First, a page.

Collisional family

From Wikipedia, the free encyclopedia
Jump to navigation Jump to search

In astronomy, a collisional family is a group of objects that are thought to have a common origin in an impact (collision). They have similar compositions, and most share similar orbital elements.

Known or suspected collisional families include numerous asteroid families,[1][2][3][4] most of the irregular moons of the outer planets, the Earth and the Moon,[5] and the dwarf planets Pluto, Eris, and Haumea and their moons.


  1. ^ Nesvorný, D.; Broz, M.; Carruba, V. (December 2014). "Identification and Dynamical Properties of Asteroid Families" (PDF). Asteroids IV: 297–321. arXiv:1502.01628Freely accessible. doi:10.2458/azu_uapress_9780816532131-ch016. Retrieved 23 June 2017. 
  2. ^ Brown, Michael E.; Barkume, Kristina M.; Ragozzine, Darin; Schaller, Emily L. (2007). "A collisional family of icy objects in the Kuiper belt". Nature. 446 (7133): 294–296. Bibcode:2007Natur.446..294B. doi:10.1038/nature05619. PMID 17361177.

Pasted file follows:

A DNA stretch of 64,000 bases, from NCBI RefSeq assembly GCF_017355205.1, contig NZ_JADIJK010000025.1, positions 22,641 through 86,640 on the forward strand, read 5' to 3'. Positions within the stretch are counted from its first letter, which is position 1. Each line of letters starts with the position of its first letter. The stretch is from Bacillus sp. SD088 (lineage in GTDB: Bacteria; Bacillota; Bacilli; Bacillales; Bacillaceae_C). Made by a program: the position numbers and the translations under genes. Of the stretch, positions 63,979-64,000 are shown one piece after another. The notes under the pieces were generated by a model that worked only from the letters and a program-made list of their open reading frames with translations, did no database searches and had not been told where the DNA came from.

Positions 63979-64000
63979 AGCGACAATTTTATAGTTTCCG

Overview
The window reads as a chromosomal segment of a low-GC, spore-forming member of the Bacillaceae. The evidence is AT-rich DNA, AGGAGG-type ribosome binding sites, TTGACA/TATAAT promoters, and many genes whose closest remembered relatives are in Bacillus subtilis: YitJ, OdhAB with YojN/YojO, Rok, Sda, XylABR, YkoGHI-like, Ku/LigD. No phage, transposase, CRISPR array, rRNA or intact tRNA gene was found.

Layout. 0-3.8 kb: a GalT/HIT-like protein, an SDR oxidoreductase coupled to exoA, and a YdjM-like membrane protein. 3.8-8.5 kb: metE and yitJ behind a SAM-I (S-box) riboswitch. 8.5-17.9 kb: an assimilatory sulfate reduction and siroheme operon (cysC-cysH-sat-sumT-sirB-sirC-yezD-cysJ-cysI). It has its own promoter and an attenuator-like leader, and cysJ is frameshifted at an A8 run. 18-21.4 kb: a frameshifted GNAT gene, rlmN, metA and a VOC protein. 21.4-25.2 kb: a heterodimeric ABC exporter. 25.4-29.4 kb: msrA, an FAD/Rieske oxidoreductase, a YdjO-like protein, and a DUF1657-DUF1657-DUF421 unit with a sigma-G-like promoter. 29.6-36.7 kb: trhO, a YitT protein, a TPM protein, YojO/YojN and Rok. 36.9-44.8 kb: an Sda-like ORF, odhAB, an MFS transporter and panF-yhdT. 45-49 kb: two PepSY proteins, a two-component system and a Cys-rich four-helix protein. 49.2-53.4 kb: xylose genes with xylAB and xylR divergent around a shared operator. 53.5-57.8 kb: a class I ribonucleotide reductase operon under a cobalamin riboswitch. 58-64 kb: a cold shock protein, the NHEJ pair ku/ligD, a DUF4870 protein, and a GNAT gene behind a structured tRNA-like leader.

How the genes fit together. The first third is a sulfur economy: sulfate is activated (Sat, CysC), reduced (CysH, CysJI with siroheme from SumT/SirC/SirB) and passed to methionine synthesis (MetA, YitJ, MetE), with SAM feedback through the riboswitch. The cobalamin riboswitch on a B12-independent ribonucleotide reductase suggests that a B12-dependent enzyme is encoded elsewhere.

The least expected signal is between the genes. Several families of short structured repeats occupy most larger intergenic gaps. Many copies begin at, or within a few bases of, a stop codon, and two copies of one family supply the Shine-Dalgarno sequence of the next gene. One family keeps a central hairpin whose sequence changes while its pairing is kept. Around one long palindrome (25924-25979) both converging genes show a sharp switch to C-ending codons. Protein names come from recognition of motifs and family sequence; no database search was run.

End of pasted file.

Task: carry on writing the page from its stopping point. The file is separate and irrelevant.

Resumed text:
3. ^ Chiang, E.~I. (July 2002). "A Collisional Family in the Classical Kuiper Belt". The Astrophysical Journal. 573 (1): L65–L68. arXiv:astro-ph/0205275Freely accessible. Bibcode:2002ApJ...573L..65C. doi:10.1086/342089. 
  4. ^ de la Fuente Marcos, Carlos; de la Fuente Marcos, Raúl (11 February 2018). "Dynamically correlated minor bodies in the outer Solar system". Monthly Notices of the Royal Astronomical Society. 474 (1): 838–846. arXiv:1710.07610Freely accessible. Bibcode:2018MNRAS.474..838D. doi:10.1093/mnras/stx2765. 
  5. ^ Taylor, G. Jeffrey (31 December 1998). "Origin of the Earth and Moon". Planetary Science Research Discoveries. Retrieved 7 April 2010.